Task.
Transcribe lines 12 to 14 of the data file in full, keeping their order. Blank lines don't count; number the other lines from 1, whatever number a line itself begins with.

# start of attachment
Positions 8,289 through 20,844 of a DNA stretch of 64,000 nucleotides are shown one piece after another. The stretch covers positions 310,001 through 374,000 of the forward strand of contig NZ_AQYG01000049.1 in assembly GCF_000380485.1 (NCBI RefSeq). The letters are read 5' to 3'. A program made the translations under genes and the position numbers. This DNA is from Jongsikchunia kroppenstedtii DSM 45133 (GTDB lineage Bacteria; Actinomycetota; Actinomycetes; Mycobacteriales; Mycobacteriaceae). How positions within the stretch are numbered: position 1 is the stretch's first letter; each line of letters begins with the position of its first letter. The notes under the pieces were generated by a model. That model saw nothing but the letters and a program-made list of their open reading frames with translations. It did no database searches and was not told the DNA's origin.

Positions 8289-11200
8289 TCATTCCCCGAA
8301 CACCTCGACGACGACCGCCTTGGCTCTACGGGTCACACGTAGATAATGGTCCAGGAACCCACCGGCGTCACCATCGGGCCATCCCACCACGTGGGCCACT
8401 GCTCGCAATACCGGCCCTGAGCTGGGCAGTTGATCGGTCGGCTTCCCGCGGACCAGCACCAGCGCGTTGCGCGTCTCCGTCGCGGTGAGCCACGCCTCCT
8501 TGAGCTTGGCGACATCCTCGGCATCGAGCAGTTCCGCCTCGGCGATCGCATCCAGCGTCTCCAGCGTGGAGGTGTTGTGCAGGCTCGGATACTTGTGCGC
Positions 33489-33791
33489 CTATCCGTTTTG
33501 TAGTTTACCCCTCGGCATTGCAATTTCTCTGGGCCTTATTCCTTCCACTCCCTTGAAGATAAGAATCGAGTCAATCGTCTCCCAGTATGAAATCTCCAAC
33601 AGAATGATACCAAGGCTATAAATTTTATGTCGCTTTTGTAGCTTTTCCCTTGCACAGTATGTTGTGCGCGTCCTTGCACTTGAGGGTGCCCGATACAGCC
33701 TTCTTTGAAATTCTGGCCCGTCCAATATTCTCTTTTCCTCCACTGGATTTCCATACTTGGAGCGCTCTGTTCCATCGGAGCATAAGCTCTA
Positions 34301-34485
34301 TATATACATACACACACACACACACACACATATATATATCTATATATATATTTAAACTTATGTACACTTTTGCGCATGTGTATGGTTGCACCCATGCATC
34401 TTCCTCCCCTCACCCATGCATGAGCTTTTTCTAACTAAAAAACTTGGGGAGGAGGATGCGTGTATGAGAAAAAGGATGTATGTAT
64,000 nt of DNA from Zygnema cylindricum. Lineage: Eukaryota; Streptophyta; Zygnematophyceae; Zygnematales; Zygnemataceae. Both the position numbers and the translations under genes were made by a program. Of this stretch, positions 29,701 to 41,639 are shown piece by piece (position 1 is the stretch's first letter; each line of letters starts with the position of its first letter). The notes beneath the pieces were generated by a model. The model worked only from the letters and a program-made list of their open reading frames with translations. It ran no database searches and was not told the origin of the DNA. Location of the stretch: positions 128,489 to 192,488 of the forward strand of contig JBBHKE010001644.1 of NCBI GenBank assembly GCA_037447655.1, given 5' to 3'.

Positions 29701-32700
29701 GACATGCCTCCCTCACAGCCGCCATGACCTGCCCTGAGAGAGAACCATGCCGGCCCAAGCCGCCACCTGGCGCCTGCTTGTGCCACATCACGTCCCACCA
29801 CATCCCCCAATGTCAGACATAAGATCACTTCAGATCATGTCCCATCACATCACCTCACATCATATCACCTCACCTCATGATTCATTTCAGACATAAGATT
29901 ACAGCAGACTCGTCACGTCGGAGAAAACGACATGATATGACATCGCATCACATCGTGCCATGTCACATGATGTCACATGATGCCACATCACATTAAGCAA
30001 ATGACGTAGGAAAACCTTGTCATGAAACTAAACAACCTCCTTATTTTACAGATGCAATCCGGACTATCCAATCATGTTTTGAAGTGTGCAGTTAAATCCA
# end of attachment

Positions 34301-34485
34301 TATATACATACACACACACACACACACACATATATATATCTATATATATATTTAAACTTATGTACACTTTTGCGCATGTGTATGGTTGCACCCATGCATC
34401 TTCCTCCCCTCACCCATGCATGAGCTTTTTCTAACTAAAAAACTTGGGGAGGAGGATGCGTGTATGAGAAAAAGGATGTATGTAT